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Pablo Helguera is a New York-based artist working with sculpture, drawing, photography and performance. His new book isHelguera's Artunes. You can see more of his work atArtworld Salon and on his own site.
It is International Women's Day. To mark that occasion, First Lady Michelle Obama joins of Secretary of State John Kerry to recognize women around the world who have shown exceptional courage, as they put it, in advancing women's rights. The nine honorees include the 23-year-old Indian woman whose brutal gang-rape last December inspired a movement to end violence against women in India.
Leader from around the world have arrived in Venezuela to pay their final respects to President Hugo Chavez, who used his country's oil wealth to put in place his vision of socialism during 14 years in power. And this larger-than-life leader presumably will continue to inspire his followers. The Venezuelan government plans to embalm his body and keep it on display in a glass coffin.
Stacy Rowles once wrote a note to her father, pianist and composer Jimmy Rowles, stating: "Dear Dad, if you buy me a flugelhorn, I'll play the [expletive] out of it." Indeed she did, and she picked up singing, as well. A longtime mainstay on the Los Angeles jazz scene, Rowles worked with the all-female quintet the Jazzbirds, led by the late multi-instrumentalist Betty O'Hara, as well as the Jazz Tap Ensemble and the DIVA Big Band.
It's been 10 years since the U.S.-led invasion of Iraq. That conflict drastically changed the lives of Iraqi women. On International Women's Day, host Michel Martin talks with Iqbal al-Juboori, about how the war affected her personally, and what it's like for women to live in a conflict zone. al-Juboori works to provide job training and life skills to women and their families in rural parts of Iraq.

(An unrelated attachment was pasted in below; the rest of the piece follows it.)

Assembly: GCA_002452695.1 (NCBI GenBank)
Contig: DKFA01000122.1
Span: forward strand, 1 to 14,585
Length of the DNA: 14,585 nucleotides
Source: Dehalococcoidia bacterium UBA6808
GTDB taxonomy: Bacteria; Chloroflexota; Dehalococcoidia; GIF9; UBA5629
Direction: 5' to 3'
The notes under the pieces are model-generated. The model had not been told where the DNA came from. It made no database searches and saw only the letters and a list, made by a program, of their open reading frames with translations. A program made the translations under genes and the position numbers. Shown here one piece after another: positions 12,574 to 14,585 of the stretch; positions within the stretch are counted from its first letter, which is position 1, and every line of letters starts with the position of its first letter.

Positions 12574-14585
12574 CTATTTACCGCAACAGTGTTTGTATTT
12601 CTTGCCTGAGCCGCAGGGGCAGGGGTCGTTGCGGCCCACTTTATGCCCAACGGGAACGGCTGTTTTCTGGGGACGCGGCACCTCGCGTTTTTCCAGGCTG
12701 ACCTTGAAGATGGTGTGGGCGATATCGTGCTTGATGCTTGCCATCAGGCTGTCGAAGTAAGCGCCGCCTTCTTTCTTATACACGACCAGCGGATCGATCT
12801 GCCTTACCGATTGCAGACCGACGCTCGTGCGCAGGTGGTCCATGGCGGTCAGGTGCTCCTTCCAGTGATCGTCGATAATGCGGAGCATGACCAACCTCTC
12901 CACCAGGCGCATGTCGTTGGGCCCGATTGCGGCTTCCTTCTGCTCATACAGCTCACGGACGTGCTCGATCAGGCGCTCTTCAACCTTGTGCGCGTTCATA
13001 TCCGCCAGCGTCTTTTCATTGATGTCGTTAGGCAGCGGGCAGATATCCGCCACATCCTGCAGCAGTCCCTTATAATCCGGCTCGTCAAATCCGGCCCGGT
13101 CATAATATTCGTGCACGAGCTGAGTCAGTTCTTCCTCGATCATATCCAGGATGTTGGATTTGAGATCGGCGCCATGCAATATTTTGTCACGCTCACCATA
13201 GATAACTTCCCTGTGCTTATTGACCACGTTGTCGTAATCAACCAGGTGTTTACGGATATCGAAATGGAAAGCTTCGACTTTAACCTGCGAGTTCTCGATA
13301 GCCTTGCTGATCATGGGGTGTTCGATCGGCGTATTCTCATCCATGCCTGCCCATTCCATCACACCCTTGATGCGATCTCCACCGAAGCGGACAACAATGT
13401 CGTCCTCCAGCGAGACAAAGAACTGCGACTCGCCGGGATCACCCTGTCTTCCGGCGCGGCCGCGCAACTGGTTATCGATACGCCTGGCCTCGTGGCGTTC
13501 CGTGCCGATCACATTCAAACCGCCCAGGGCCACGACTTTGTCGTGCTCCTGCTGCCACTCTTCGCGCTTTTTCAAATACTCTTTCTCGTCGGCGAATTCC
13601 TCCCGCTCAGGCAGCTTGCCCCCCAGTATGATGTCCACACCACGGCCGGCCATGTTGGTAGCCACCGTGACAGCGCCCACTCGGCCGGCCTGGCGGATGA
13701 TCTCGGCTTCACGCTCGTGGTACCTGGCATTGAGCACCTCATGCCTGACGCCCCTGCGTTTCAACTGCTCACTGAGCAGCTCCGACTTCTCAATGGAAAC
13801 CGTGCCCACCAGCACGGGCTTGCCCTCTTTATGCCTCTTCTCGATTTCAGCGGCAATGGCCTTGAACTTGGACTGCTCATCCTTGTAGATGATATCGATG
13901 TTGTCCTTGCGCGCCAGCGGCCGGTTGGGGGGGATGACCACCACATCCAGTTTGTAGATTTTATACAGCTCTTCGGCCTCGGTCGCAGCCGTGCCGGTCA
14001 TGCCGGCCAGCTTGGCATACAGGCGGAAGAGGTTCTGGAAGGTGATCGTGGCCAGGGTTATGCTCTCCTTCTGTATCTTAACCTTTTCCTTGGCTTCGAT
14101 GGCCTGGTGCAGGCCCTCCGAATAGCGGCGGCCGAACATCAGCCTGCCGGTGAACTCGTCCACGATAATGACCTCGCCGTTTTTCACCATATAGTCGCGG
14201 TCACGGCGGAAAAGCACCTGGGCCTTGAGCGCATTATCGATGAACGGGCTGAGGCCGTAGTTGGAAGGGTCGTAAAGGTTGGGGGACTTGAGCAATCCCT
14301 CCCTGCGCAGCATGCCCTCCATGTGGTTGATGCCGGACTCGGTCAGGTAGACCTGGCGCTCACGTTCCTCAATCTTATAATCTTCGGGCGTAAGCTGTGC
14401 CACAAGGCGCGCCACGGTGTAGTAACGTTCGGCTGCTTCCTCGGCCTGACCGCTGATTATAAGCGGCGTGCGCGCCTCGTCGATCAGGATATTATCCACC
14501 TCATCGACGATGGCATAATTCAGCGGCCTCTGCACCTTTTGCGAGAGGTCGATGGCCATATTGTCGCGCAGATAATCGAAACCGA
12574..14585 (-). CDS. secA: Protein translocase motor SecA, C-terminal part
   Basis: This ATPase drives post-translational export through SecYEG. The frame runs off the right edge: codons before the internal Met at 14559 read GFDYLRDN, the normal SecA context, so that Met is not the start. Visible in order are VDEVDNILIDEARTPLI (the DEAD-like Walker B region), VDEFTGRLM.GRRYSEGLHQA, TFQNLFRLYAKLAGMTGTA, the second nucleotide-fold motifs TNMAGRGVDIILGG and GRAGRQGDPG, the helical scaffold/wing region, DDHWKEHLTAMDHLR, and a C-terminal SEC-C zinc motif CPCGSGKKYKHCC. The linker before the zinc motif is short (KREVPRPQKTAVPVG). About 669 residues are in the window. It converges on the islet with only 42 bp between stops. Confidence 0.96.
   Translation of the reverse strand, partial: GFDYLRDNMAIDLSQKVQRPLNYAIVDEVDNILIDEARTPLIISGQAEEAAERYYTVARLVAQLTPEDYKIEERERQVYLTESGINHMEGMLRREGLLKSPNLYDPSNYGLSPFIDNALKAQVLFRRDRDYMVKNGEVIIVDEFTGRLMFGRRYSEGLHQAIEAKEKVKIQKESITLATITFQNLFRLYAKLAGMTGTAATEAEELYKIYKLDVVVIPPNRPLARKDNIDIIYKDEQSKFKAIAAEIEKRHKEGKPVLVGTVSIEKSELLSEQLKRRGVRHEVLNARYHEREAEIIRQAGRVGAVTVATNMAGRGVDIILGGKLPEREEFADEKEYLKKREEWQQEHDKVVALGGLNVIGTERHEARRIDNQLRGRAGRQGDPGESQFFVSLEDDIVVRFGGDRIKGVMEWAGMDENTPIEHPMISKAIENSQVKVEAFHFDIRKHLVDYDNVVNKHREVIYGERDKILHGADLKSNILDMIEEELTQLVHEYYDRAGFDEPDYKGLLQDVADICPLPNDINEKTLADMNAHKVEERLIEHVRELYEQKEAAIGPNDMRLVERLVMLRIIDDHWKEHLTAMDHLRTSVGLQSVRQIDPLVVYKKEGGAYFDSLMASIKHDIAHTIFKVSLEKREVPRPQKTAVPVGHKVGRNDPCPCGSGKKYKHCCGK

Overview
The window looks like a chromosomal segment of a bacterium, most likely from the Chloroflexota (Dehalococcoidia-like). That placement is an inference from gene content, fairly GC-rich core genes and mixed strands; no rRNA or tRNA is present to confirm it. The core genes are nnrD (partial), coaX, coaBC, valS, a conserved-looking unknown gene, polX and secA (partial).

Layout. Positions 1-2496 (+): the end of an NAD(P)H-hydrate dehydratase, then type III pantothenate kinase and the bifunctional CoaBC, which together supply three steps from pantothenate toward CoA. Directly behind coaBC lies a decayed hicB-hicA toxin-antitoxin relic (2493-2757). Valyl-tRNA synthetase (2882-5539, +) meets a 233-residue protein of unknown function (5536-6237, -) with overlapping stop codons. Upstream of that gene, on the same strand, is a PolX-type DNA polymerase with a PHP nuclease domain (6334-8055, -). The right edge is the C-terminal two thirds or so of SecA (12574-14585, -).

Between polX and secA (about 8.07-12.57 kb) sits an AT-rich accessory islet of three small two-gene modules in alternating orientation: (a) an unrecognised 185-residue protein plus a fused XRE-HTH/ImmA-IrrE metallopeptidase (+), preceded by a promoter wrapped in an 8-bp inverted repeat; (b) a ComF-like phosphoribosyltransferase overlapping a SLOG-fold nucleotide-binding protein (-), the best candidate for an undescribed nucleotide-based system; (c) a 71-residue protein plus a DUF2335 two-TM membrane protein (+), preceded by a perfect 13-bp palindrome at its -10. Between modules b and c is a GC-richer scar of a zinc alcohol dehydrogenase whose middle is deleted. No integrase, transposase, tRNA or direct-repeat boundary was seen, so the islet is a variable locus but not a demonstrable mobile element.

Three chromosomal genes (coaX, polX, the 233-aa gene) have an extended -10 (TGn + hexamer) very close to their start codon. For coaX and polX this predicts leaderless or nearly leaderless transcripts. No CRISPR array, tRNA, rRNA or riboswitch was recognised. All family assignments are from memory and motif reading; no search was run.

Jake Shimabukuro has carried the sound of the ukulele from his home in Hawaii to the world's concert stages. He's shared the spotlight with both Bette Milder and Jimmy Buffett, and even played in front of the Queen of England.
There's a statement of intent in the sequence of an album's opening one-two punch. There's Harvey Milk's The Pleaser, a title reversal of set 'em up ("Down") and knock 'em down ("Get It Up & Get It On").
Originally published on Fri March 8, 2013 11:47 am
We don't know too much about a Nepalese man who's in medical isolation in Texas while being treated for extensively drug-resistant tuberculosis, or XDR-TB, the most difficult-to-treat kind. Health authorities are keen to protect his privacy.
But we do know that he traveled through 13 countries — from South Asia to somewhere in the Persian Gulf to Latin America — before he entered the U.S. illegally from Mexico in late November. He traveled by plane, bus, boat, car and on foot.